• Using or disclosing the patient's name or other identifiable information without appropriate authorization.
  • Posting patient photos without appropriate authorization.
  • Publishing patient testimonials.
  • Photographs or video that captures patients or patient information in the background.
  • Social media disclosures.
  • Responding to social media posts by or about a patient.
  • Responding to negative internet comments or reviews.22
  • Responding to media requests about patients.
  • Allowing media to access patient care areas.

7. Sending patient information over unsecure network. The HIPAA security rule generally prohibits sending electronic PHI over an unsecure network, e.g., over the open internet or using unsecure texts.23 For example, if a provider seeks to send marketing information to its patients and such information includes any PHI (including facts confirming that the recipient is a patient), the provider should generally use a secure network unless it has advised the patient that the network may not be secure and the patient has agreed to communicate via unsecure channels.24

8. Using protected health information for marketing purposes. HIPAA not only applies to external disclosures of PHI; it also limits the internal use of patients' PHI for marketing purposes without the patient's or personal representative's written authorization.25 If a third party pays the provider to make the marketing communication, the patient's written authorization must state that such financial remuneration is involved. 26 HIPAA defines "marketing" as "a communication about a product or service that encourages recipients of the communication to purchase or use the product or service."27 So long as the provider is not paid by a third party to make the communication, "marketing" excludes communications for the provider's own treatment or healthcare operations, including but not limited to describing a health related product or service provided by the provider, case management, care coordination, or recommending treatment alternatives.28 Also, "marketing" does not include refill reminders or communications about a drug that is currently being prescribed to the individual so long as any remuneration paid to the provider is reasonably related to the cost of making the communication.29 HIPAA does not require an authorization for certain marketing communications even if financial remuneration is paid for making the communication, including face-to-face communications made by a provider to an individual, or offering a promotional gift of nominal value.30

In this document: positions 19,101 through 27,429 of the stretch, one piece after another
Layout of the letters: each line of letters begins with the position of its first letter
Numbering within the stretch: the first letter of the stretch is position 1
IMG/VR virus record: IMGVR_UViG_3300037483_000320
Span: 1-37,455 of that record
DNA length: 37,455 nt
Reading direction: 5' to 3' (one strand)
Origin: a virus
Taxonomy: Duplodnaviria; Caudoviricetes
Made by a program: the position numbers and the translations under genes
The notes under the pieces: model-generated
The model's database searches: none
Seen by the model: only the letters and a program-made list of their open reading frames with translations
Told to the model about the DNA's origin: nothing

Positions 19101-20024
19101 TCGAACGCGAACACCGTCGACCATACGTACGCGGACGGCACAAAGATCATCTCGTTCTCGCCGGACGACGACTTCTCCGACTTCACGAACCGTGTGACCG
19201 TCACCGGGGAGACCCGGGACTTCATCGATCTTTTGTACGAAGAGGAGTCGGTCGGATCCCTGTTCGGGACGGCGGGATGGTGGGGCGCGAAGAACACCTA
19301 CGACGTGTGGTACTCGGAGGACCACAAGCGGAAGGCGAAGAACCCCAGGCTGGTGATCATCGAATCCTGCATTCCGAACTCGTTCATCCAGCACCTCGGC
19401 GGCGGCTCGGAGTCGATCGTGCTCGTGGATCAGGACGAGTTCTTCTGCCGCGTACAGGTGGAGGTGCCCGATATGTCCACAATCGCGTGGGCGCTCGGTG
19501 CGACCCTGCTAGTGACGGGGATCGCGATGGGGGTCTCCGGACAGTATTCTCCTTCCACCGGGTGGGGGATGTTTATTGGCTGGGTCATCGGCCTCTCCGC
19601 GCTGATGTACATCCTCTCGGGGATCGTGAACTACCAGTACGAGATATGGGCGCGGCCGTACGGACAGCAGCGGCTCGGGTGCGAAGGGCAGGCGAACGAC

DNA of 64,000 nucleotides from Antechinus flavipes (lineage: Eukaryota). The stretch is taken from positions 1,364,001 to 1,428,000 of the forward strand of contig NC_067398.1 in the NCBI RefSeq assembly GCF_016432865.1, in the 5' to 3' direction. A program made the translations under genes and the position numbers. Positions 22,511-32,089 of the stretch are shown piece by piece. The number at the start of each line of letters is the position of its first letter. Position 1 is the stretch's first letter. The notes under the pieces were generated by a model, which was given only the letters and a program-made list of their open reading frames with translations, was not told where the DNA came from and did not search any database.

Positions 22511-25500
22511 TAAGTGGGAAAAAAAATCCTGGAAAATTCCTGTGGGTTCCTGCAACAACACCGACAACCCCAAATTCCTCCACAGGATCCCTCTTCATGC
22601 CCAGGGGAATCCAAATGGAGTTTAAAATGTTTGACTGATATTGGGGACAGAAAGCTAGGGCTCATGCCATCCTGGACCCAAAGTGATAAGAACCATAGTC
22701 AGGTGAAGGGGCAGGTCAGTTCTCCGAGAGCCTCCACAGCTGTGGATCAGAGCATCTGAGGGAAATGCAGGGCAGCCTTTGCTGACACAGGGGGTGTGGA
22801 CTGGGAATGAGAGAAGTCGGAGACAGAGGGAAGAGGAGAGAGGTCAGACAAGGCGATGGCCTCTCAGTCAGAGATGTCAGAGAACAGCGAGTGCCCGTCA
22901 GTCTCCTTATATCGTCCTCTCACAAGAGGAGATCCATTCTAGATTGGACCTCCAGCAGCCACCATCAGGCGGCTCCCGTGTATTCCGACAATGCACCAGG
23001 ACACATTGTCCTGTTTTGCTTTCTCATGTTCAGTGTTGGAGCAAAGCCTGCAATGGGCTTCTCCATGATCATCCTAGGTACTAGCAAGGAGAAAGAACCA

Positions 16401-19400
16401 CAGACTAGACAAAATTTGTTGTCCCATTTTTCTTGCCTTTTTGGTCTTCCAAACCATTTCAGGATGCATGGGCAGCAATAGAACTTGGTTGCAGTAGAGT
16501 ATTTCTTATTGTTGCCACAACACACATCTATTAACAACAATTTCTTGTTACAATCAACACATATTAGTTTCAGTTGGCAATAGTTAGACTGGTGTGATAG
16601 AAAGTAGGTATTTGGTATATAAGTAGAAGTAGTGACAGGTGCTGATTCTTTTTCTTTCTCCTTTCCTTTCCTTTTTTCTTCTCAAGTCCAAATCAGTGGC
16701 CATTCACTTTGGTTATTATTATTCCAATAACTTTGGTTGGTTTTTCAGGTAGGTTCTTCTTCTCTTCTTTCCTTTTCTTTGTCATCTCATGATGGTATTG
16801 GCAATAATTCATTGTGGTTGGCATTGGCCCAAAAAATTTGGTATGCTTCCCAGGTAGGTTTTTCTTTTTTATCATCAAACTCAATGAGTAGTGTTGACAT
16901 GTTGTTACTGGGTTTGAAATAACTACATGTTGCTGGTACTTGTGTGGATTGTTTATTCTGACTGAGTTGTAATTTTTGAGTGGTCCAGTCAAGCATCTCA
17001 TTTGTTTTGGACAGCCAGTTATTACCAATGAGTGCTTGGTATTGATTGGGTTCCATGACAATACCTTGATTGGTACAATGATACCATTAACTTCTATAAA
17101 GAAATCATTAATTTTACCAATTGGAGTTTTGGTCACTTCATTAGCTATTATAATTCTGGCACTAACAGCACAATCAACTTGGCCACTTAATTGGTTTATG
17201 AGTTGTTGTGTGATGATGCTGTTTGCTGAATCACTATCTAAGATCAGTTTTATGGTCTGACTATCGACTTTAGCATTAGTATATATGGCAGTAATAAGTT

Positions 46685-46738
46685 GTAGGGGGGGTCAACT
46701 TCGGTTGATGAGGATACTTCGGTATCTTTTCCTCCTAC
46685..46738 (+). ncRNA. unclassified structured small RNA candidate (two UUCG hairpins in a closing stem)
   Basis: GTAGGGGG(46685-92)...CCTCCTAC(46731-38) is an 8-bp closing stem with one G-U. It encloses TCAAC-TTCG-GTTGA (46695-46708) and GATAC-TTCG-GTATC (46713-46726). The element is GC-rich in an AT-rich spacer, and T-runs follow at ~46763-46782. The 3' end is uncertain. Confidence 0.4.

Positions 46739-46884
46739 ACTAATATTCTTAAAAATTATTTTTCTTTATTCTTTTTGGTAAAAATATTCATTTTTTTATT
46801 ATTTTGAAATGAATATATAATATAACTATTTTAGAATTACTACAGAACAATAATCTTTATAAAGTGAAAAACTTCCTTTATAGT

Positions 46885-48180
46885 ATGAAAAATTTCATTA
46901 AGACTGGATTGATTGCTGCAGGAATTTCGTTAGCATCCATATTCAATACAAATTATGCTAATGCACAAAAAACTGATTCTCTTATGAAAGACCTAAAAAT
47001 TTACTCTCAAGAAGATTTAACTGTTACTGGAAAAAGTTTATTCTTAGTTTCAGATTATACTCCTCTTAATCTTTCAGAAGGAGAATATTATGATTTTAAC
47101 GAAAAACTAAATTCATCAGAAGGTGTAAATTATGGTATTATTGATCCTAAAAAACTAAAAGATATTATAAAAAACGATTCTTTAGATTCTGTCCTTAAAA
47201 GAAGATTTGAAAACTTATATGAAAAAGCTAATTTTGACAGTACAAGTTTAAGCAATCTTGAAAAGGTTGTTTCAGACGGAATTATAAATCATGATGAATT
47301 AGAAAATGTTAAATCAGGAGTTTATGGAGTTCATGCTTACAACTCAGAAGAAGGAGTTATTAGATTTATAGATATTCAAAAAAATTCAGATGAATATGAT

9. Using protected health information for fundraising purposes. A provider may, without the patient's authorization, disclose limited demographic PHI to a business associate or institutionally-related foundation for purpose of raising funds for its own benefit so long as the provider complies with certain requirements, including that the provider include a statement in its HIPAA notice of privacy practices that it will use the PHI for fundraising purposes; the provider does not condition its treatment on participation in fundraising activities; with each fundraising communication the provider gives the recipient the opportunity to opt out of receiving fundraising communications; and the provider does not send fundraising communications to persons who have opted out.31

10. Selling protected health information. HIPAA prohibits providers and business associates from selling protected health information unless they first obtain the patient's written authorization and the authorization discloses that the provider will receive remuneration in exchange for the PHI.32 "Sale of PHI" is defined as "a disclosure of [PHI] by a covered entity or business associate … where the covered entity or business associate directly or indirectly receives remuneration from or on behalf of the recipient of the [PHI] in exchange for the [PHI]."33